What Other Legacy Bands Can Learn from KISS


Untitled-1Generally speaking, I find KISS’ Paul Stanley’s intelligence level to be somewhere in-between that of a homeschooled redneck and the moss that grows on a rock, but during a recent interview, he actually said something insanely intelligent:

“I feel [KISS] can move forward without new music… it doesn’t feel utterly necessary to make a new album.”


Here’s the thing: although bands that spend many years apart before reuniting have a good track record with regards to making new music (see: Alice in Chains, Faith No More, Carcass, etc.), bands that stay together for years and years and years without such a break-up/hiatus/whatever do not (see: Metallica, Mötley Crüe, and, uh, well, KISS). Makes sense: Jerry Cantrell had a decade to write Black Gives Way to Blue, but Metallica are so sick of one another’s stupid faces that they actually made a documentary about overcoming their sickness of one another’s stupid faces.

So those bands that never break up and just keep making squillions and squillions of dollars become legacy bands. People will always go to see them perform their hits. And people will always go to the bathroom when they play their new material. It’s not quite fair to call them “irrelevant,” because, like I said, people will stay pay good money to watch them perform — but they’re not really relevant, either.

So why do these bands continue to release new albums if they can’t make decent new music? The answer, duh, is that it’s an excuse to tour. Which is fair enough…

…except that the “excuse” bit is outdated.

See, in olden times, your best bet of letting a large audience know about your tour was to be on magazine covers and MTV and the radio. And your best bet of getting on magazine covers and MTV and the radio was to have new material, because a) the label wasn’t gonna sink marketing dollars into your band for no reason, and b) the media couldn’t (and can’t) just keep running the same story/video/song over and over and over again because then people will buy a different magazine/change the station.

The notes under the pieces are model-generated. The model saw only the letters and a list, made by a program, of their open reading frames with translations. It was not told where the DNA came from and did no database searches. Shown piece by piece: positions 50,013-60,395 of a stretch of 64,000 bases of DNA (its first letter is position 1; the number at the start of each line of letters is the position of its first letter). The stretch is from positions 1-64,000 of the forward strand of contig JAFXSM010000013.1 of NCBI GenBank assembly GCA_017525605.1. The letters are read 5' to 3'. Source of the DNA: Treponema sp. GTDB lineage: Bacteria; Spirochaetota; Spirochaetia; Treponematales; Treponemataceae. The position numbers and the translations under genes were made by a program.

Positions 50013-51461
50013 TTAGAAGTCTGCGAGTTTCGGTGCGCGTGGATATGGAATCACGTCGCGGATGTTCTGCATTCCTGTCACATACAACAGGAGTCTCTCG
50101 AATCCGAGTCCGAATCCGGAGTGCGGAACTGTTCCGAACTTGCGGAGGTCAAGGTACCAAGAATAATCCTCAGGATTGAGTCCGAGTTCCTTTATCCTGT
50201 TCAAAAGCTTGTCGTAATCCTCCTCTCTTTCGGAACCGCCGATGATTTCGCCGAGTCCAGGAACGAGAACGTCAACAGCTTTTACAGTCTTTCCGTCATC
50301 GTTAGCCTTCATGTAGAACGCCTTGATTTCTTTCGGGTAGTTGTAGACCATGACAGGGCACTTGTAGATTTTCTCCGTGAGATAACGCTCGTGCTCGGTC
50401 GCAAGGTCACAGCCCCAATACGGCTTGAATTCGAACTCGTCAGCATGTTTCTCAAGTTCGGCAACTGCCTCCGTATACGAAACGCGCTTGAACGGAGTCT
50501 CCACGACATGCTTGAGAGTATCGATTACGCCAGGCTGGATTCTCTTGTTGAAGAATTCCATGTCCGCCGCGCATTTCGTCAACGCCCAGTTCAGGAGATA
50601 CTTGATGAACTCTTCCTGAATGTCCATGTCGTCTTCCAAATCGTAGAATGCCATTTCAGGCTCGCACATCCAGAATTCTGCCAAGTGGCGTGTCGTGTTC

But today, bands of a certain size really don’t need the media to spread the word about anything they’re doing! There are e-mail lists and Facebook pages and Twitter feeds and Instagram accounts and Vine clips and Reddit AMAs and Periscope videos. So, sure, if you’re a young band just starting out, you need the media to help spread the word, but if you’re Trent Reznor, you just need your assistant to send out a link to your eight-trillion social media followers. Boom. You might not make many new fans, but your target audience will hear the message loud and clear (and speaking of new fans: there will always be “cool” older kids to pass down copies of Rust in Peace to younger siblings). And there ya go: tickets to concerts sold. Merch moved. Money made.

So why should KISS, or any band like them, make a lackluster new album? We’ve spoken a lot on MS about bands hurting their legacies, but really — wouldn’t it be so much easier to accept Lars Ulrich’s horrible drumming and Vince Neil’s shitty singing and Ozzy Osbourne’s general decrepitude if they weren’t constantly putting out crap (let alone putting out crap and calling it caviar)? Does Dave Mustaine really, truly want Supercollider to be fans’ most recent memory of his work? So isn’t it time everyone takes a cue from Stanley and just stay as far the fuck away from a recording studio as possible?

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